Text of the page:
WELL, Saint Peter about cried. He begged John to choose something else, or to limit the damage to one sticker per person, or something, but John wouldn't budge. Saint Peter begged and he pleaded, he reasoned and he hollered, he even pointed out that his Boss would not be at all amused, but nothing would make John change his mind. So finally, Peter gave in. He got a strained look, like he was doing something unpleasant, closed his eyes, sighed long and low, and looked at John. "John, I tell you, I thought those folks who said you were mean were wrong after the way you treated me, but now I'm not so sure. But a promise is a promise, and now we both have to live with it. A deal is a deal, and this one's done. I hope you turn out all right. I've got to go on now, see you in a few years."

THE YEARS went by, as years tend to do, and eventually folks learned to leave old John and his shop alone. Of course, his reputation as a mean old so-and-so just got worse as the years went by, even though folks forgot exactly why. They just knew not to bother him. Eventually, as with all mortals, John's time on this earth drew nigh. His reputation had spread far and wide, so that even the Devil had heard of the cranky old smith. The Devil decided John would be a good man to have in hell, to keep the place in order maybe. All the little demons and imps were getting out of hand, and old Satan had heard that no child dared darken the door of John Smith's shop. So, he called up the younger of his two boys and said "Son, I want you to go upstairs and get old John the blacksmith. I want him down here, his time's up."

SO THE little devil went up to get John. He found John working at his anvil with his back to the door, paying no attention to whoever walked in. "Hey! John Smith!" the little devil hollered: "Daddy said you got to come with me, your time here's done! So come on now, we got to go!" John looked around to see who said that, and when he saw who it was, he said "I'll be with you in a minute. I told a man I'd have this job done today, and I'm almost through. Why don't you just have a seat in that old rocking chair, and I'll come with you when I finish."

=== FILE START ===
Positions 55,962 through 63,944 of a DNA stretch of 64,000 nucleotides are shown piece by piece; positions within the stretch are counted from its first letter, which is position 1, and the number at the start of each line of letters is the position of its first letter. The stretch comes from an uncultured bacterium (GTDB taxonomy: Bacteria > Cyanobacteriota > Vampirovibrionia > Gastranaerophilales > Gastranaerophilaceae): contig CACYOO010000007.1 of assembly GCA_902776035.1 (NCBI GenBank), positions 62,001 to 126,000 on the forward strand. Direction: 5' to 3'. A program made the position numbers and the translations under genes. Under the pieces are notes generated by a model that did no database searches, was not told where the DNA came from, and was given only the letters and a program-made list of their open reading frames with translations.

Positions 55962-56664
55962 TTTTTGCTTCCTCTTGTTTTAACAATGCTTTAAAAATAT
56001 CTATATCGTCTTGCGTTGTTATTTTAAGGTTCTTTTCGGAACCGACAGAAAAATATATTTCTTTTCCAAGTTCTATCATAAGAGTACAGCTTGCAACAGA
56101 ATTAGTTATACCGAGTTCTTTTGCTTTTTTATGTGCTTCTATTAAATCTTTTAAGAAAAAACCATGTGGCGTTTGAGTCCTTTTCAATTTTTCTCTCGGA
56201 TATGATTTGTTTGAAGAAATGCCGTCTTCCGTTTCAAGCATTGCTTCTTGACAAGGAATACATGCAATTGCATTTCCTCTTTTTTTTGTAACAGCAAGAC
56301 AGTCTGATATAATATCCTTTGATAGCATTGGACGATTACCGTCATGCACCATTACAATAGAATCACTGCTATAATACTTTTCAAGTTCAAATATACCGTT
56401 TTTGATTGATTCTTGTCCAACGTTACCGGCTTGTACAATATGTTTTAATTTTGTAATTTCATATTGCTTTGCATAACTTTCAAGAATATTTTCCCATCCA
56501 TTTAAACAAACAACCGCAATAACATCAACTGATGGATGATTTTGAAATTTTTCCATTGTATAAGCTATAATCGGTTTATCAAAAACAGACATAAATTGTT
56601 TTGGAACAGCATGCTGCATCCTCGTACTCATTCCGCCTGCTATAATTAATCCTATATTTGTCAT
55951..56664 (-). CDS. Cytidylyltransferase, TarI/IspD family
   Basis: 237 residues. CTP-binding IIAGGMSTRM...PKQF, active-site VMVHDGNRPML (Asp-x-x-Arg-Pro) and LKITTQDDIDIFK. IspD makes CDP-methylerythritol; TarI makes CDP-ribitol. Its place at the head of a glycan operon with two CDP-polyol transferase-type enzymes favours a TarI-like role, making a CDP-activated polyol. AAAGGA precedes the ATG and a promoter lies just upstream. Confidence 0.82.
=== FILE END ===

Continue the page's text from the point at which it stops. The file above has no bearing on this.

WELL, the little devil hopped right up in the chair , and soon as he did that chair started whippin' him back and forth like a leaf in a hurricane, so fast he couldn't even see straight. "Hey! Help! Let me up from here!" the little devil yelled. John just laughed. The little devil threatened and cussed, but John just laughed louder. After about an hour, the yells and cussin' had kind of faded out. After two hours, a shaky little voice from the blur of the rocker said " Hey, mister John? Can I please get up from here?" John though for a minute, and asked "Do you promise if I let you up you'll go away and never come back?" The little voice from the blur said " Yes, Sir." So John stopped the chair and let the little devil go.

THE DEVIL was pretty mad that his littlest son couldn't get John, but he didn't want to go up himself since he was busy roasting some former politicians, so he called his older son: "Junior! Go up there and get John, and don't sit in that chair!" So the older devil strode into John's shop in a cloud of sulfurous smoke (not realizing a blacksmith would hardly be impressed by that) and yelled in the fiercest voice he could muster "John Smith, You're to come with me right now!" John looked the bigger devil-child up and down, and said "I done told your brother I had to finish this job before I go, and he wouldn't wait on me. Have yourself a seat in that old rocking chair, and I'll be through in an hour or so." "Ohhh, no you don't!" the bigger devil roared. "You ain't gonna do ME like that! And I ain't a-gonna wait around on you, either! You're coming right now!" John stopped hammering and gave the bigger devil an appraising look. "Say, you look pretty strong. Tell you what: You come here and swing this hammer for me, and I'll be done in no time. Then I'll go with you." "No tricks?" the bigger devil asked. "Nope. Just need a hand." John said.